After their BLM flag was torn in two, an anonymous neighbor left them the perfect note

This article originally appeared on 06.28.21


After Ahmaud Arbery, an unarmed Black man, was pursued and shot by three white residents while jogging through a Georgia suburb, Ellen and Patrick Miller* of San Diego hung a Black Lives Matter flag in front of their house. It was a small gesture, but something tangible they could do.

Like many people, they wanted to both support the BLM movement and bring awareness about racism to members of their community. Despite residing in a part of the county notoriously rumored to be marred by white supremacists and their beliefs, their neighbors didn't say much about it—at first.

Recently, though, during a short window when both Ellen and Patrick were out of the house, someone sliced the flag in two and left the remains in their yard.

via Paula Fitzgibbons

They were upset, but not surprised.


"Nobody prior to May of 2020 said a word about our BLM flag," Ellen explains. "After George Floyd and the protesting started, we had about 50% positive interactions with our neighbors, quietly offering solidarity as they passed by on their morning and evening walks. Then 25% of interactions were a lot of older busybodies 'pearl clutching' and hoping that 'nobody takes this the wrong way and commits vandalism' against us." Then there were the men who would drive past and scream obscenities at Ellen while she unpacked groceries with her young child.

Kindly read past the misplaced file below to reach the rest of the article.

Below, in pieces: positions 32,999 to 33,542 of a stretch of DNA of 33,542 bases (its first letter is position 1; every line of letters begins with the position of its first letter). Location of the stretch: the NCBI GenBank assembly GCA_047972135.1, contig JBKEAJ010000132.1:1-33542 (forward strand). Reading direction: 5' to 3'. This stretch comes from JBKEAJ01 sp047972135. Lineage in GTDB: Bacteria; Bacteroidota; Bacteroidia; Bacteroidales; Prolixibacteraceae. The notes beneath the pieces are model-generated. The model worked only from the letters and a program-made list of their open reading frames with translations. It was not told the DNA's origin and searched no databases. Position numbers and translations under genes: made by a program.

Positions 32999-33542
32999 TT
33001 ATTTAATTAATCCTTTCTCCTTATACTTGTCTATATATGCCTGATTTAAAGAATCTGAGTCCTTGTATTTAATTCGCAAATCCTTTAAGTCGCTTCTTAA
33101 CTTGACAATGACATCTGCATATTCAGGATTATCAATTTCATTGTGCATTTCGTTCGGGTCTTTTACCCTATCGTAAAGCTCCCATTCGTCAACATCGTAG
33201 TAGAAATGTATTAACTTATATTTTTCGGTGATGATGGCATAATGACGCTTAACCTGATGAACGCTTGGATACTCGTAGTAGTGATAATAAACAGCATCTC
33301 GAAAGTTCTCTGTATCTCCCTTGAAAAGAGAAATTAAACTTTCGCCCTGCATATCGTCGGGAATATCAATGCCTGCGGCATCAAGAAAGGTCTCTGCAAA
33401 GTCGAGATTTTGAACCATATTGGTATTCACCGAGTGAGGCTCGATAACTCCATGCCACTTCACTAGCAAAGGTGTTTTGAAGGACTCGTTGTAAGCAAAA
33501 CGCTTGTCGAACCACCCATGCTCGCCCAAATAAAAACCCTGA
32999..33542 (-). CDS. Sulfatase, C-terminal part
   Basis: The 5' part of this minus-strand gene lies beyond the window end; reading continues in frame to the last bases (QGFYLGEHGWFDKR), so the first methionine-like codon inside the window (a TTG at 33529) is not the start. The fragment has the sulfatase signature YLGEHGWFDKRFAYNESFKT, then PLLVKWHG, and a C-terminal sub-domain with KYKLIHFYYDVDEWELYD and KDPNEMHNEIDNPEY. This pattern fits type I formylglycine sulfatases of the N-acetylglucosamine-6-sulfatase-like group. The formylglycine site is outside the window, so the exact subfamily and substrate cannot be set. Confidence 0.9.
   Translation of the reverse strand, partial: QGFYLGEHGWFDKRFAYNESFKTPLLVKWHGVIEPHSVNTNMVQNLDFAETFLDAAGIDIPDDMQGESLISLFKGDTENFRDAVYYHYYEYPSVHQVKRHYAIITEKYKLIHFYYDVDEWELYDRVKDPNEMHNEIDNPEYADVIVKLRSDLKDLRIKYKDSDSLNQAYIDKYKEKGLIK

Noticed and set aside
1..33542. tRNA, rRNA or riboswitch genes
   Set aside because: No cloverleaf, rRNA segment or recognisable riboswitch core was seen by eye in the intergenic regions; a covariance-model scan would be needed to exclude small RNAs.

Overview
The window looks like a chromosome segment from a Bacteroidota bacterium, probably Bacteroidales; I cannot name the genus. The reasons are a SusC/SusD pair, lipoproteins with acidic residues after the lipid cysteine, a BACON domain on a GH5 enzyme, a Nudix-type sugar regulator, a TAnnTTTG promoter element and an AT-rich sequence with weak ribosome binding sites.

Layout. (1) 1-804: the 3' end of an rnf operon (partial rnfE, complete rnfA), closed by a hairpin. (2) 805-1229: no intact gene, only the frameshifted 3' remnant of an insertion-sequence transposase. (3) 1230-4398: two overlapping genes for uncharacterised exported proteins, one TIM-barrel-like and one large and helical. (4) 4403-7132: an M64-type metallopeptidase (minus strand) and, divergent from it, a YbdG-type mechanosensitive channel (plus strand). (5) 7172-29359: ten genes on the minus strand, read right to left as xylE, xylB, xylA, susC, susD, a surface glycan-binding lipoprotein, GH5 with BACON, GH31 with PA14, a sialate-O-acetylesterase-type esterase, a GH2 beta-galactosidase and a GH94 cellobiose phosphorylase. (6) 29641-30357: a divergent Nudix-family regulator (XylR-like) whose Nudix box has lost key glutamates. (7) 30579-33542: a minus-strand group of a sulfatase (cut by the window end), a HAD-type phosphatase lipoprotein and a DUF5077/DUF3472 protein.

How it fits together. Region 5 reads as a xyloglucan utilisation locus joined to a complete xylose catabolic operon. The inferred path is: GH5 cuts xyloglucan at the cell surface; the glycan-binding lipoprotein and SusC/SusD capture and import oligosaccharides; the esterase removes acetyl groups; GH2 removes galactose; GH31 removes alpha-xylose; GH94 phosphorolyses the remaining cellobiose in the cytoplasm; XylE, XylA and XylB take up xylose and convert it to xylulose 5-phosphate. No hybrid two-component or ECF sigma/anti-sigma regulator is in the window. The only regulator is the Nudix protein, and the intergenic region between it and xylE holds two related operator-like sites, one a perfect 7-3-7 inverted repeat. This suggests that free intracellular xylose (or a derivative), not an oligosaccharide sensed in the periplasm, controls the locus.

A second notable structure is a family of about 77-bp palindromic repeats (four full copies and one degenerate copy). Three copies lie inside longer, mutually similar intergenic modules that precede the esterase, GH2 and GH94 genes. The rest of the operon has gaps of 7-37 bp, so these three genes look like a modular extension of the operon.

Instead of backing down, Ellen and Patrick grew more involved. They worked to educate themselves about racism. They attended and planned local BLM rallies—including a particularly turbulent one in the middle of their intolerant suburb where members of extremist groups suddenly appeared across the street to counter-protest. They donated to BLM and joined a leadership club that Ellen says "helps students of color with special needs navigate current society."

By the time Ellen and Patrick's flag was vandalized, they had already collected some back-ups. Undeterred, they replaced the flag with one that supports a broader mix of voices including the LGBTQ+ community, which they'd planned to hang for Pride Month in June.

via Paula Fitzgibbons